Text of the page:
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Emergence of unusual vanA/vanB2 genotype in a highly mutated vanB2-Vancomycin Resistant Hospital Associated E. faecium background, in Vietnam

Santona, Antonella, Taviani, Elisa, Hoang, Hoa Minh, Fiamma, Maura, Deligios, Massimo, Ngo, Tram Viet Q, Van Le, An, Cappuccinelli, Pietro, Rubino, Salvatore, Paglietti, Bianca
International journal of antimicrobial agents 2018
Enterococcus faecium, cross infection, genes, genetic relationships, genotype, glycopeptides, hospitals, monitoring, multiple drug resistance, pathogens, phenotype, plasmids, sequence analysis, transposons, vancomycin, virulence, Vietnam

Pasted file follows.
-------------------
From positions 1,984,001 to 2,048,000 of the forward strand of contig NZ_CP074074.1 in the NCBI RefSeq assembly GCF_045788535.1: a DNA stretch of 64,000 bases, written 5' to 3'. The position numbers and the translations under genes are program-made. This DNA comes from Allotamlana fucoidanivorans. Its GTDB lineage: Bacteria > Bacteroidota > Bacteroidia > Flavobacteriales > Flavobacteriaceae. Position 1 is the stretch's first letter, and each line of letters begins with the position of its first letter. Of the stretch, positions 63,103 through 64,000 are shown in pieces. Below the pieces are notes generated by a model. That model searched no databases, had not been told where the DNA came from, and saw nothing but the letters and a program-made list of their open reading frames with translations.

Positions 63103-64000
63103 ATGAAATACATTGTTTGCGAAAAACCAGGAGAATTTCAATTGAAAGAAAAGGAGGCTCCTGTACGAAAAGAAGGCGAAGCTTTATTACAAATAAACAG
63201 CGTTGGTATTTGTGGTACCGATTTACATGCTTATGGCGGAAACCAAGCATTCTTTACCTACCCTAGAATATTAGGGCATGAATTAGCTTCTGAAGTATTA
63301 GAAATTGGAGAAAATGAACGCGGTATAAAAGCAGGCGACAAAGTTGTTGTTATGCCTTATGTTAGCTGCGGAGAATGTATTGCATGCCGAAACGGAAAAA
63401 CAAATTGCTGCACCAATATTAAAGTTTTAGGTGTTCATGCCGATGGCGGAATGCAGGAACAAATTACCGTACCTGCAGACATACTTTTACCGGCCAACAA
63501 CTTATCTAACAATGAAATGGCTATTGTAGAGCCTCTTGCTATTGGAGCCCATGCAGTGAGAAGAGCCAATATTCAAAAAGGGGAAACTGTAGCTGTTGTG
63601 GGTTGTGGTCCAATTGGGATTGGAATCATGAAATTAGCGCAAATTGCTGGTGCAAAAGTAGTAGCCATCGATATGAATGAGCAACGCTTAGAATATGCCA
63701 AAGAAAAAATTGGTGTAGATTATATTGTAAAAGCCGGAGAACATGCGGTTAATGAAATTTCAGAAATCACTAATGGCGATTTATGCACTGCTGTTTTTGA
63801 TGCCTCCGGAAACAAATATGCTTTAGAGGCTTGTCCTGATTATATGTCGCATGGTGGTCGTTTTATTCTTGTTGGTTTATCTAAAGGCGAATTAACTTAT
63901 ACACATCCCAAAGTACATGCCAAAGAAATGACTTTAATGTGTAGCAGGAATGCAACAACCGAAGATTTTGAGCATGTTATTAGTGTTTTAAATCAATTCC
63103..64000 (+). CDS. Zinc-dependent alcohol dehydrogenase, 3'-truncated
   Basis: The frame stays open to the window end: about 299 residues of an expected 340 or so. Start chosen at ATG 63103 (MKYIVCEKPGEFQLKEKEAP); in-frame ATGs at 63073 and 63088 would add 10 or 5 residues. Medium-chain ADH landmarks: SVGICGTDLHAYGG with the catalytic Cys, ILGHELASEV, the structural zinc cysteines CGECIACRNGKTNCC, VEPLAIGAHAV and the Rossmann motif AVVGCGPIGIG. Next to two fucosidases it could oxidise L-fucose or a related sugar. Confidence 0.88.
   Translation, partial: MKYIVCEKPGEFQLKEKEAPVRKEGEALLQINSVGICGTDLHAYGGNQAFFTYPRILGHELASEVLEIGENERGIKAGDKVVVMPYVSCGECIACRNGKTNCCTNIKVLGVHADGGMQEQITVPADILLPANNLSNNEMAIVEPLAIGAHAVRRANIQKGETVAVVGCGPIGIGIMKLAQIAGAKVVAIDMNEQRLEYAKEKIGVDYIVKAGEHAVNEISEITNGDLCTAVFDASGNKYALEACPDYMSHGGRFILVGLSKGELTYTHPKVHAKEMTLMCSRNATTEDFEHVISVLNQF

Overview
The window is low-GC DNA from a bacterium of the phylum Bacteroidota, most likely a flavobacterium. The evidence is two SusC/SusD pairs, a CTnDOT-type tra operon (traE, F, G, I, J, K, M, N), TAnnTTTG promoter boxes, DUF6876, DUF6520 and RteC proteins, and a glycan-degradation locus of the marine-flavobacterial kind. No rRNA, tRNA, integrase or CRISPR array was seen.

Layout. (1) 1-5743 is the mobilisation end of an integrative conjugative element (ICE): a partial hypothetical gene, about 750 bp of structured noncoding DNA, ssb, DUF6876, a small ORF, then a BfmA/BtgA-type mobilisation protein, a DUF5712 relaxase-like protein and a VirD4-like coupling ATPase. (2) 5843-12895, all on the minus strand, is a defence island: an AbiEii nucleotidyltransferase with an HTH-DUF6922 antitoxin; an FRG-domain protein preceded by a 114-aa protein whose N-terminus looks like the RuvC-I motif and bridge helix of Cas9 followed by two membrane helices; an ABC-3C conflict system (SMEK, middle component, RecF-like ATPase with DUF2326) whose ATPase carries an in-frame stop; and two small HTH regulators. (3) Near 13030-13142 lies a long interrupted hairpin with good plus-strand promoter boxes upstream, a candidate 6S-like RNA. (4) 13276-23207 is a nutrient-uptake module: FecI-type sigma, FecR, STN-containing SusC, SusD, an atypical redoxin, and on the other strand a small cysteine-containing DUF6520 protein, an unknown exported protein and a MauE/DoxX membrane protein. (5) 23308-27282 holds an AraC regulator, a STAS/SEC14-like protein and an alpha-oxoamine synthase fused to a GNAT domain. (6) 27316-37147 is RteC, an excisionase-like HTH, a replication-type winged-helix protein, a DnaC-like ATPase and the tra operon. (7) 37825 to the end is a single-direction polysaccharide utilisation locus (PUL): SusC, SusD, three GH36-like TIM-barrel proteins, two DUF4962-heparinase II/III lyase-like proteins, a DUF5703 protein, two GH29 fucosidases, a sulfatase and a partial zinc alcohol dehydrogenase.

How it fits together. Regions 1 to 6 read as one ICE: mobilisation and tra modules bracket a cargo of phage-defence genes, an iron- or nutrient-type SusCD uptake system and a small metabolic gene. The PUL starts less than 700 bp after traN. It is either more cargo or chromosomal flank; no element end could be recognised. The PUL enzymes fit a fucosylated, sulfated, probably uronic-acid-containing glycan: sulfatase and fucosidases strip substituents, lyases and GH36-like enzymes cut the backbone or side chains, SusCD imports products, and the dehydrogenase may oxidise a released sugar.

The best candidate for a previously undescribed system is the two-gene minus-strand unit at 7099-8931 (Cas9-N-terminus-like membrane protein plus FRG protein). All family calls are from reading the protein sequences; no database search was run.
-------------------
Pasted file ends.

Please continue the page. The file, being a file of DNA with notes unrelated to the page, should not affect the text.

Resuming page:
Enterococcus faecium has become a globally disseminated nosocomial pathogen principally as the consequence of acquisition and diffusion of virulence factors and multidrug resistance determinants, including glycopeptides, one of the last resort antimicrobials used to treat more serious infections that usually occur in high-risk patients.In this study we investigated and molecular characterized Hospital-Associated (HA) Enterococcus faecium isolates collected at Hue Central Hospital, Vietnam.Our results highlighted the spread among hospital wards of a surprisingly heterogeneous multi drugs resistant E. faecium population, composed by five different CC17-related STs, of which 46% VREf carrying the vanB gene. Whole genome Sequencing of selected E. faecium isolates showed that VREf from different STs carried the same chromosomal integrated Tn1549-like transposon, with a highly mutated vanB2-operon, showing an increased level of vancomycin resistance (VanB phenotype) and able, in one isolate, to confer resistance to teicoplanin (VanA incongruent phenotype).Two unusual vanA/vanB2-type strains were detected within the vanB2-type ST17 population, harbouring a Tn1546-vanA-like transposon in pJEG40-like plasmids. Wg-SNPs-based analysis evidenced the genetic relatedness of VSEf/VREf of same STs and suggested lateral exchange of the Tn1549-like element among isolates followed by clonal expansion. Particularly microevolution among ST17 isolates, including the vanA/vanB2-type strains, and inter-wards VREf transmission were highlighted.The use of teicoplanin is strongly discouraged in the study's hospital for the spreading of Tn1549–vanB2 associated to teicoplanin resistance. A rational use of glycopeptides and effective surveillance measures are always required to reduce nosocomial VSEF/VREf spread and to avoid the rise of unusual and misleading VREf genotypes.